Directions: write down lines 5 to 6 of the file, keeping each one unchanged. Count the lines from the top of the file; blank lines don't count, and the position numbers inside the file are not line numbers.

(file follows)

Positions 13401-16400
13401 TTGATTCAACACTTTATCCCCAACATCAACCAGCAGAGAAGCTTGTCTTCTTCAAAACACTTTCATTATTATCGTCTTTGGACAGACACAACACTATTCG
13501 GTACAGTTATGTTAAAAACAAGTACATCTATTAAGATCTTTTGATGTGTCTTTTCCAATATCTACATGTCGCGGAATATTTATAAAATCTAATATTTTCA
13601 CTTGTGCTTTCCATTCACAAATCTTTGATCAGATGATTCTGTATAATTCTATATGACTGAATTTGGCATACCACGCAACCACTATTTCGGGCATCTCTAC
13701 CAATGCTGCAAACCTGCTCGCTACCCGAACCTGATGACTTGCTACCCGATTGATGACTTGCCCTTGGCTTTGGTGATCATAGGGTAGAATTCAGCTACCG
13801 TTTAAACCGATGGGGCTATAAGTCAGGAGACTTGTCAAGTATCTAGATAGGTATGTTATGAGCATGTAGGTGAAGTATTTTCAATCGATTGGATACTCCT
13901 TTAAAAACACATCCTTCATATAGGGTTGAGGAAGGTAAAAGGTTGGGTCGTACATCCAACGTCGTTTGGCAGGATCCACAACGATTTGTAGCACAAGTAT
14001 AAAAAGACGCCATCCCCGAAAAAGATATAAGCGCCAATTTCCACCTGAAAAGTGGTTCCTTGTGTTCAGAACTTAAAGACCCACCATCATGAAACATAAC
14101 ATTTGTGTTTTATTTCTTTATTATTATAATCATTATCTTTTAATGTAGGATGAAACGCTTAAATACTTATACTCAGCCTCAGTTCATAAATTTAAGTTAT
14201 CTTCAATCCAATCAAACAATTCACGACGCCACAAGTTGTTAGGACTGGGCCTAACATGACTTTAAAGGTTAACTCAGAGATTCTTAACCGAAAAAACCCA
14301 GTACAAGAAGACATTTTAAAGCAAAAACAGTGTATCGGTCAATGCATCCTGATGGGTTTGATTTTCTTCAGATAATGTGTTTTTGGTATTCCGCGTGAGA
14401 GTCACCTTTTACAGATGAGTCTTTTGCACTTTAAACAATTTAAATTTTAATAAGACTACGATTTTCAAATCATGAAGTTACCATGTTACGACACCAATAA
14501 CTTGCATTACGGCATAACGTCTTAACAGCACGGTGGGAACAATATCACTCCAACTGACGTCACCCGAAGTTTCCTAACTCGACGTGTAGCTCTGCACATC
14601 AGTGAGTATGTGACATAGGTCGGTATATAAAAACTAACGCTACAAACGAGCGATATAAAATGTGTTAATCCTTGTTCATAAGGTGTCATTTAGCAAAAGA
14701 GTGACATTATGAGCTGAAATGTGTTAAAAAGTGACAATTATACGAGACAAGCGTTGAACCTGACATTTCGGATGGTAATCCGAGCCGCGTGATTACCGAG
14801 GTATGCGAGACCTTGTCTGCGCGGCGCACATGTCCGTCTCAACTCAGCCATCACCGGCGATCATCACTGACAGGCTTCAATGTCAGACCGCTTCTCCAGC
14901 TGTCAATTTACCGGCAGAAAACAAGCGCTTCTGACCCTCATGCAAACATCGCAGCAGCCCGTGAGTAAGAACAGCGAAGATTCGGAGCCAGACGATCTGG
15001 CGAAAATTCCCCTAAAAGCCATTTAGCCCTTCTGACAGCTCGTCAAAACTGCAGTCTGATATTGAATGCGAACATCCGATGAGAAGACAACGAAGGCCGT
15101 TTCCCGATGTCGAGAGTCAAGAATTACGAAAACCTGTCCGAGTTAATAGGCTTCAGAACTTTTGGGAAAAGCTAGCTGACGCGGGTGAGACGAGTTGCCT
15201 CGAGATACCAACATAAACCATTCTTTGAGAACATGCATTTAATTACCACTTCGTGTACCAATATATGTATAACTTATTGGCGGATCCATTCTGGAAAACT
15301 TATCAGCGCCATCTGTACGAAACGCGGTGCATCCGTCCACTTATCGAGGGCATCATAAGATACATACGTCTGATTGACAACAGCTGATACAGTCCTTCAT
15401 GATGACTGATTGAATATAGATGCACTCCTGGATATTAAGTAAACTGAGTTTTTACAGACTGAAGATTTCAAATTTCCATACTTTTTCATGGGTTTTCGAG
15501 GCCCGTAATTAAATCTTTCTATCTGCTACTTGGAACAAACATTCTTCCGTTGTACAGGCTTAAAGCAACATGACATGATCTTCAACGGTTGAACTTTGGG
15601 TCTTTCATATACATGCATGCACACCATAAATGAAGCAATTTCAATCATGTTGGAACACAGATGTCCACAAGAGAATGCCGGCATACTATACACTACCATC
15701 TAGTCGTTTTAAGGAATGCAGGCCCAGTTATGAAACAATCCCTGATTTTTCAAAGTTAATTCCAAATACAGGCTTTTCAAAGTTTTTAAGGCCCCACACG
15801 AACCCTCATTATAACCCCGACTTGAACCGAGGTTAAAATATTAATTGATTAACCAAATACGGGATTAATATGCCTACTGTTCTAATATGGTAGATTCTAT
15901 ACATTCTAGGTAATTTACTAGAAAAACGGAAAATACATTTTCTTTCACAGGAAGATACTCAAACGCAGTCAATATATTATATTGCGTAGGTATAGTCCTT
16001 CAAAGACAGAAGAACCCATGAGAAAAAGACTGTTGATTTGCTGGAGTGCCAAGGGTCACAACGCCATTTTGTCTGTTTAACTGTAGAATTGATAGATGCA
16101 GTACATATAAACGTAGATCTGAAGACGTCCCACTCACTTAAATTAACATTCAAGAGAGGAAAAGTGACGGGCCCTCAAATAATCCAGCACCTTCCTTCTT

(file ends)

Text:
13701 CAATGCTGCAAACCTGCTCGCTACCCGAACCTGATGACTTGCTACCCGATTGATGACTTGCCCTTGGCTTTGGTGATCATAGGGTAGAATTCAGCTACCG
13801 TTTAAACCGATGGGGCTATAAGTCAGGAGACTTGTCAAGTATCTAGATAGGTATGTTATGAGCATGTAGGTGAAGTATTTTCAATCGATTGGATACTCCT